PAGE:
Fat Justice: Recognizing Weightism as a Social Justice Issue

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Fat Justice: Recognizing Weightism as a Social Justice Issue

By: Mae DesTroismaisons 

          Everyone knows that eating plenty of fruits and veggies combined with exercising regularly is beneficial to one’s health. However, as fat justice advocate Sarah Blake (whose name has been changed here for anonymity) explained in an interview earlier this month, “There are fat people who are healthy and eat wholesome foods and exercise regularly, and there are thin people who don't. What's most effective medically is focusing on healthy behaviors and making sure all communities have access to healthy, affordable food.” She also contended on a more philosophical note: “health is not a moral obligation.”

              Blake defined Fat Justice as follows: “Basically, fat justice is a movement that's about fat people being recognized as deserving of human rights, access to equal healthcare, basic needs, and happy lives free of harassment.”

               Fat justice is tied to food justice, as people of lower socioeconomic status are vulnerable to obesity (see Food Research Action Center’s report, “Why Low-Income and Food Insecure People are Vulnerable to Overweight and Obesity”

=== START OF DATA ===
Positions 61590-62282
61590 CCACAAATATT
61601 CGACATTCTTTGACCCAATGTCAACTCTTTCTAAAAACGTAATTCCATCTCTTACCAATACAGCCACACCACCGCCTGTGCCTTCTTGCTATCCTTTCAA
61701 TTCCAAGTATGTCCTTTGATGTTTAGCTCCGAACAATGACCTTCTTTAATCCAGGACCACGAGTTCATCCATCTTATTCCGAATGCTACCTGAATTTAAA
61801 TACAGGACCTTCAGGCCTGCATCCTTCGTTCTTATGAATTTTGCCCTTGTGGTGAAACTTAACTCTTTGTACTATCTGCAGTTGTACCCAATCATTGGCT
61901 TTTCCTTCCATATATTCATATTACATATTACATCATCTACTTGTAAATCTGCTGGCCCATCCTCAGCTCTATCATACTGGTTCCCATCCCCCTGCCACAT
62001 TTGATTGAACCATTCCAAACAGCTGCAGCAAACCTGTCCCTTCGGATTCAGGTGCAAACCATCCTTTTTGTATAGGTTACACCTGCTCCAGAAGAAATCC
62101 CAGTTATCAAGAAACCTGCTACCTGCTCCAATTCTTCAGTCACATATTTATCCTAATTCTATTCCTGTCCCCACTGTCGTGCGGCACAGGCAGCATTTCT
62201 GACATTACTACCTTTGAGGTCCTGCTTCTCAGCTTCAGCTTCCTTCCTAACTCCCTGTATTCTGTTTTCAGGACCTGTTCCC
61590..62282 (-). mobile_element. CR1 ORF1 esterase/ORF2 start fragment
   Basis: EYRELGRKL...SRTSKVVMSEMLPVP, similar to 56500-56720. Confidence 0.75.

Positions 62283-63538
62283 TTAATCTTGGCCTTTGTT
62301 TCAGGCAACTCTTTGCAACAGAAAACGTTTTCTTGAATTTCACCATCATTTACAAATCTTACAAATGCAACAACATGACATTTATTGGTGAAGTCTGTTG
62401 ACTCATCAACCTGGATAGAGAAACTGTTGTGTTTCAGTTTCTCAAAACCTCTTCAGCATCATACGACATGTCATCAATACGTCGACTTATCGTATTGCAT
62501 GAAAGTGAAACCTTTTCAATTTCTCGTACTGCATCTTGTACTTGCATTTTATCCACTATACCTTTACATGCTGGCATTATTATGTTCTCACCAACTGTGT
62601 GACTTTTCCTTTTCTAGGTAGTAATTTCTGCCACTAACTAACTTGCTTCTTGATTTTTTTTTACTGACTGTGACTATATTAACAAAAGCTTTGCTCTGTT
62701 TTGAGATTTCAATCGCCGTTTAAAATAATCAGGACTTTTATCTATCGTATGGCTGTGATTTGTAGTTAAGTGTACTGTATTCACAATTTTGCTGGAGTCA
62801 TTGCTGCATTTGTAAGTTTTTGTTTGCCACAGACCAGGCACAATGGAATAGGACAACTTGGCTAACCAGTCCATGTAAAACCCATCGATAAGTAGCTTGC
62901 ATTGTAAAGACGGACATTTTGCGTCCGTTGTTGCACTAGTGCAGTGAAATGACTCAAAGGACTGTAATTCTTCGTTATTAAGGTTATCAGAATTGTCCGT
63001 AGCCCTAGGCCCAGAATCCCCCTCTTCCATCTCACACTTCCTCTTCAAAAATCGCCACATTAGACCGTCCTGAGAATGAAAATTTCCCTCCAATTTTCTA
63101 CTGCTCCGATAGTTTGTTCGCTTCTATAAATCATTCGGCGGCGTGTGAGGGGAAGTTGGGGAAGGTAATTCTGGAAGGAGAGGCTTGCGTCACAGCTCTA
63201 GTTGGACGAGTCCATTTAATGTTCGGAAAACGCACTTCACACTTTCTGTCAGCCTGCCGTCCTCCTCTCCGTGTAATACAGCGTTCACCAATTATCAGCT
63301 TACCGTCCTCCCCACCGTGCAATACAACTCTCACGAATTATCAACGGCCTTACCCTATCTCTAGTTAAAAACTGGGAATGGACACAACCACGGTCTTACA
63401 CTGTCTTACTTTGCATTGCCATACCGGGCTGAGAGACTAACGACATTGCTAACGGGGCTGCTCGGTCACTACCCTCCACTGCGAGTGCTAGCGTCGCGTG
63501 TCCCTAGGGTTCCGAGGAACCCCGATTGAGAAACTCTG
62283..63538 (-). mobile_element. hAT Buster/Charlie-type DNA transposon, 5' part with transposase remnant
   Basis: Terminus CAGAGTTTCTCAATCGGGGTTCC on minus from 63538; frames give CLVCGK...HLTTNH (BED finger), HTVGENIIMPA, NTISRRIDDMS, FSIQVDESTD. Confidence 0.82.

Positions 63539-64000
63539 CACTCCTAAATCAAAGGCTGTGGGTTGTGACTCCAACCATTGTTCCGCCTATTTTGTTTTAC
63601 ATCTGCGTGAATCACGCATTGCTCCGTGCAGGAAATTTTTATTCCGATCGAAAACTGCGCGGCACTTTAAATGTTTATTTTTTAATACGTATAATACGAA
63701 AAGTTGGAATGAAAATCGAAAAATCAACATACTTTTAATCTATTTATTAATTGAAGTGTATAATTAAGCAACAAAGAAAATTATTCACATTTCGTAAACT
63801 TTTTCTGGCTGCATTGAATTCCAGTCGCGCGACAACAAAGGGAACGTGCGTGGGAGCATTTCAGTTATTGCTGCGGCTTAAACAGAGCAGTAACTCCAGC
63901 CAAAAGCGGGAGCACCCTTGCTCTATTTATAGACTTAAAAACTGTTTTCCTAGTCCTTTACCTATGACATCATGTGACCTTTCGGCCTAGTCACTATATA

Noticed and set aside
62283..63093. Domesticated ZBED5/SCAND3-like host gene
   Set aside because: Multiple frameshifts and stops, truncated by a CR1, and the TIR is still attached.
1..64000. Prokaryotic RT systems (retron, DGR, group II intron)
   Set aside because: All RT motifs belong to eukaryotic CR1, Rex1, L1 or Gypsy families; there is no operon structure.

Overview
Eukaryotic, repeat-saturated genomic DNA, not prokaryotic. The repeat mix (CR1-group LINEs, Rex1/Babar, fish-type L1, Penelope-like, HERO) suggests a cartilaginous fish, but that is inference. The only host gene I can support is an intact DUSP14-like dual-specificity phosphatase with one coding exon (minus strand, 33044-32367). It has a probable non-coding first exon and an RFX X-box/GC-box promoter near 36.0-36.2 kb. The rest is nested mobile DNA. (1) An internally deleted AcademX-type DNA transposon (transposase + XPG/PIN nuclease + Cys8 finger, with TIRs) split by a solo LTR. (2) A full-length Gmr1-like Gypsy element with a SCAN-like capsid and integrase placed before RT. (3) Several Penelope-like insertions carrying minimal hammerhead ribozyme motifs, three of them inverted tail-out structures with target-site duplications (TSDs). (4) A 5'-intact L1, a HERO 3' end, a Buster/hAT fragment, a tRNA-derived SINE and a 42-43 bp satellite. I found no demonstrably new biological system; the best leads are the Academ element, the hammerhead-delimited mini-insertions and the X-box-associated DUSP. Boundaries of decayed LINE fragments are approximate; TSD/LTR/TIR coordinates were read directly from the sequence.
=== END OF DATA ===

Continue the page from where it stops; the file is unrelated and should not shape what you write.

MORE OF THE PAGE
The fat justice movement urges people to stop using fatness as a metaphor for greed and overconsumption, as it is not only harmful to fat people, but a false association.

                Weightism (also known as weight stigma, weight bias, and weight-based discrimination) is an insidious social infection that is not limited to body shaming. It often goes unnoticed or unchallenged by society when the media perpetuates prejudice against fat people. Billboards, magazine covers, health sites, and TV commercials are constantly bombarding people—girls and women in particular—with the message that fat bodies are inherently bad. Blake noted, “Fat people are subjected to daily harassment, being told that our bodies are unattractive, that we're glutens, we're unhealthy and that we're a burden on society. This causes a lot of us to have low self esteem, struggle with eating disorders, and become more vulnerable to sexual violence, because we're told that no one could ever be attracted to us…When we go to the doctor, we often have all our other problems ignored and told to lose weight.”

To learn more about this topic, Blake recommends the following sources:

Radiance Magazine’s article, “Life in the Fat Underground”

Author, activist, and lecturer on fat discrimination and body image Vergie Tovar’s website

Speaker, writer, dancer, choreographer, marathoner, fat person and activist Ragen Chastain’s blog, “Dances With Fat”